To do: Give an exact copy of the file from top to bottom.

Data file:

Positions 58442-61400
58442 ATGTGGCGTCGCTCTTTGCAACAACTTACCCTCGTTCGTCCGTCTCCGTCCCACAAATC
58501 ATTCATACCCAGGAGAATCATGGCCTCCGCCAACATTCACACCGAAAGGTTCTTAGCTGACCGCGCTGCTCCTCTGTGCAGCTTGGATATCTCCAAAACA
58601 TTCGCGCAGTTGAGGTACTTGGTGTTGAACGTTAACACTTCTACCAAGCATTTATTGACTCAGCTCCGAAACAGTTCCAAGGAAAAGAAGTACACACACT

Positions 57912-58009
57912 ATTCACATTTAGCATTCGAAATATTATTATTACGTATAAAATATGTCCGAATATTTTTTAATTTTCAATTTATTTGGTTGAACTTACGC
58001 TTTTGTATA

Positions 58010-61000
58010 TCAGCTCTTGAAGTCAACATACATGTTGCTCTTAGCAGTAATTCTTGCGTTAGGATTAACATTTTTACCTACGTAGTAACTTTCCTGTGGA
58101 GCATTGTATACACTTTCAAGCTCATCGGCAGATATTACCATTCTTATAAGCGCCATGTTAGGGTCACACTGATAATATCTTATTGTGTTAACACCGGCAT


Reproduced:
Positions 58442-61400
58442 ATGTGGCGTCGCTCTTTGCAACAACTTACCCTCGTTCGTCCGTCTCCGTCCCACAAATC
58501 ATTCATACCCAGGAGAATCATGGCCTCCGCCAACATTCACACCGAAAGGTTCTTAGCTGACCGCGCTGCTCCTCTGTGCAGCTTGGATATCTCCAAAACA
58601 TTCGCGCAGTTGAGGTACTTGGTGTTGAACGTTAACACTTCTACCAAGCATTTATTGACTCAGCTCCGAAACAGTTCCAAGGAAAAGAAGTACACACACT

Positions 57912-58009
57912 ATTCACATTTAGCATTCGAAATATTATTATTACGTATAAAATATGTCCGAATATTTTTTAATTTTCAATTTATTTGGTTGAACTTACGC
58001 TTTTGTATA

Positions 58010-61000
58010 TCAGCTCTTGAAGTCAACATACATGTTGCTCTTAGCAGTAATTCTTGCGTTAGGATTAACATTTTTACCTACGTAGTAACTTTCCTGTGGA
58101 GCATTGTATACACTTTCAAGCTCATCGGCAGATATTACCATTCTTATAAGCGCCATGTTAGGGTCACACTGATAATATCTTATTGTGTTAACACCGGCAT